Cooper the wombat makes first public appearance at Prague Zoo

The only wombat in the Czech Republic was presented to the public at Prague Zoo today following a month-long quarantine upon his arrival.

Jason Pirodsky

Written by Jason Pirodsky Published on 08.01.2022 13:09:00 (updated on 11.01.2022) Reading time: 2 minutes

Cooper the wombat made his long-awaited debut at Prague Zoo today following a month-long quarantine upon his arrival. The already-popular marsupial was introduced to the public by Czech actor Marek Eben at a ceremony this afternoon.

The new wombat is the first in the Czech Republic since the 1950s, and only one of a small handful in Europe. With the addition of Cooper, Prague Zoo has become just the ninth zoo in Europe to house wombats.

Cooper arrived in the Czech Republic from Hanover Zoo in Germany on December 8, and spent a month in quarantine prior to his public debut today. He was born about eighteen months ago to five-year-old father Kelly and three-year-old mother Maya; Cooper was Maya's first cub.

While wombats are traditionally nocturnal animals, Cooper has gotten used to daytime activity, and is particularly active in the afternoon. Prague Zoo's latest resident had already built up an online following in advance of his debut today, and Prague Zoo's director Miroslav Bobek took to social media to answer some of the more common questions from fans this morning.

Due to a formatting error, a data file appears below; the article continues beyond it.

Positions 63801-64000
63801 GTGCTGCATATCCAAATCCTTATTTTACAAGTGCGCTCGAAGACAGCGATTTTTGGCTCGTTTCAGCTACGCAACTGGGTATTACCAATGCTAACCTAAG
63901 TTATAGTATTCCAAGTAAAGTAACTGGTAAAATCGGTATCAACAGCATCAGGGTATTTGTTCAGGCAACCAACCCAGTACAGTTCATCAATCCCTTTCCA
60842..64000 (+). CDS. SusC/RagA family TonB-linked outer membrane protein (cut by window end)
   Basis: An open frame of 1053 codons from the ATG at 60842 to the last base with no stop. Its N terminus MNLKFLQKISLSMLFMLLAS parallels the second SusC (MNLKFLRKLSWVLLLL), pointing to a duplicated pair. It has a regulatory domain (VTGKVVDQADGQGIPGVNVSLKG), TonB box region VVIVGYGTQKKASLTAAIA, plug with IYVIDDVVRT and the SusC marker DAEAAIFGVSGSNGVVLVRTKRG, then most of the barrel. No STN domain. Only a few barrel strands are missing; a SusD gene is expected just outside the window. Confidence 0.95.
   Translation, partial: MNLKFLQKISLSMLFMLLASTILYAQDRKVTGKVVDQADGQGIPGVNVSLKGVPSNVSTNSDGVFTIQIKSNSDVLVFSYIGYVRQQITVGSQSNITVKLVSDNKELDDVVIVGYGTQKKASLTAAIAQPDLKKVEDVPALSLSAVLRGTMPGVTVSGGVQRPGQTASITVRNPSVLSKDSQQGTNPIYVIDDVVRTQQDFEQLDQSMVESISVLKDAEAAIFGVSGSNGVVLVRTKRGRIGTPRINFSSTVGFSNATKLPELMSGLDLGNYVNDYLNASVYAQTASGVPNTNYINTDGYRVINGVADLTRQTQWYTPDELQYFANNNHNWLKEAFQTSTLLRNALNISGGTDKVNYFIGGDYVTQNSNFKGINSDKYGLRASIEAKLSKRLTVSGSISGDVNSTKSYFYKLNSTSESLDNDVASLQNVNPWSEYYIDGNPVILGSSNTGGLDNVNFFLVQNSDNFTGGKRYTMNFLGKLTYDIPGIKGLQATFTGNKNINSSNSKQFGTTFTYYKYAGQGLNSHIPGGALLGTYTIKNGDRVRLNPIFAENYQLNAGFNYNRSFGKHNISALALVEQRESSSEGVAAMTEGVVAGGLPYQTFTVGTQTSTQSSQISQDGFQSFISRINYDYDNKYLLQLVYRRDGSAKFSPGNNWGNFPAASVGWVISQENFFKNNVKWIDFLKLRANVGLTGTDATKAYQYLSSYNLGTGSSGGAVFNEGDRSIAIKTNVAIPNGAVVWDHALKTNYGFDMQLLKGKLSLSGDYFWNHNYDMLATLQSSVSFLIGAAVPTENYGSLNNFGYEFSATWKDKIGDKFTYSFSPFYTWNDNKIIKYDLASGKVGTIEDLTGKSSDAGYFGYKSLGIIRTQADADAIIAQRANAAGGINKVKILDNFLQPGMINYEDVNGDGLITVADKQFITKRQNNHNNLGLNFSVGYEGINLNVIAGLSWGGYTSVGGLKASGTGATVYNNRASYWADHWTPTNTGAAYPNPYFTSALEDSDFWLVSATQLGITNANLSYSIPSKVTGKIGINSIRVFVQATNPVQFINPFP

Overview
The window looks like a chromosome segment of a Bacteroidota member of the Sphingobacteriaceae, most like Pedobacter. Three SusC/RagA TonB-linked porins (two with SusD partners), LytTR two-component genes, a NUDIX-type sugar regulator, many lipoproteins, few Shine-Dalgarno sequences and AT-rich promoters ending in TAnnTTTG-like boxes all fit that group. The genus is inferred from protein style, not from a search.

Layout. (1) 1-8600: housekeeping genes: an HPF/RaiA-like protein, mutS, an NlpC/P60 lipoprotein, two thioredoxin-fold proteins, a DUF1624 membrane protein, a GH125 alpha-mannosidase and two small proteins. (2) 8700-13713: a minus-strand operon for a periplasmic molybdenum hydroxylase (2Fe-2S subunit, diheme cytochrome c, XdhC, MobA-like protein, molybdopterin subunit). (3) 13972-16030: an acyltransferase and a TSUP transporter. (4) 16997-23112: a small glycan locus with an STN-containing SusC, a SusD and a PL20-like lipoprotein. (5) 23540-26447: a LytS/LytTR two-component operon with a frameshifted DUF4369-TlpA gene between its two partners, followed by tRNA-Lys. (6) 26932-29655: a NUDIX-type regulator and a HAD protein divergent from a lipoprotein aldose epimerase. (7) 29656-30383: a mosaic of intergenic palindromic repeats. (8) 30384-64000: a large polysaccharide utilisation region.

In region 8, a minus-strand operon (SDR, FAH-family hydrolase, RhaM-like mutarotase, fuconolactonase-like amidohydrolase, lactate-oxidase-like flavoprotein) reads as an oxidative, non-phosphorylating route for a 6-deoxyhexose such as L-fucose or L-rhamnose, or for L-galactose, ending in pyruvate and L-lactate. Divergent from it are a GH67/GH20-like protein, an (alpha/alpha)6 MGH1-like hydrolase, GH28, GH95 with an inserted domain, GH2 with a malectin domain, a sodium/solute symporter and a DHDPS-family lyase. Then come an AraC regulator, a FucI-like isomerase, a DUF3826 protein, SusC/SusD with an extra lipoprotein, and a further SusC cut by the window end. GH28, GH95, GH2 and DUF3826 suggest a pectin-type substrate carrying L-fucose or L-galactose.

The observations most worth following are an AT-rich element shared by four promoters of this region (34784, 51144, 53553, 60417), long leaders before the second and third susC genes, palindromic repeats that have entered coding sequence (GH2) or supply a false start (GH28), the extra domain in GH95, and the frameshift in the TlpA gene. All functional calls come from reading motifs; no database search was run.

Wombats are famous for their long underground burrows, but Bobek noted that the new enclosure was created specifically for the creatures, and steel nets two meters beneath the compacted soil would prevent them from escaping.

While Cooper is the first wombat at Prague Zoo, officials hope he isn't the last. The search is currently underway for a female wombat to join him at the new Darwin's Crater exhibit in Prague Zoo, though Covid-19 has caused complications in obtaining a member of the species from their native Australia.

Cooper is a Tasmanian wombat, a subspecies of the common wombat and slightly smaller than other species native to mainland Australia. Zoo officials are now attempting to locate him a potential mate in Tasmania. All species of wombats are protected in Australia.

"The wombat - one of Australia's symbols - is a truly special and at the same time attractive animal. We are therefore very pleased to be able to introduce this unique marsupial to the Czech public,” Bobek said.

"The male Cooper belongs to the Tasmanian subspecies of common wombat and a female should come to him from Tasmania."

Wombats are known for their unusual cube-shaped droppings, a unique phenomenon in the animal kingdom. Scientists have recently theorized that the cube-shaped poo is made for easier placement in wombat communication.

The Czech lands, meanhwhile, are famous for their own cubes: the sugar cube was invented by Jakob Christof Rad in 1843 in what is now Dačice, Czech Republic.

This connection was not lost at Cooper's introduction ceremony at Prague Zoo today. Alongside Eben, Czech pastry chef Josef Maršálek presented some unique cube-shaped desserts to welcome the wombat to the public.

Prague Zoo has previously made headlines for selling paper products made from elephant dung, but despite interest from fans, Bobek noted that Cooper's cube-shaped poo is not (yet) for sale.

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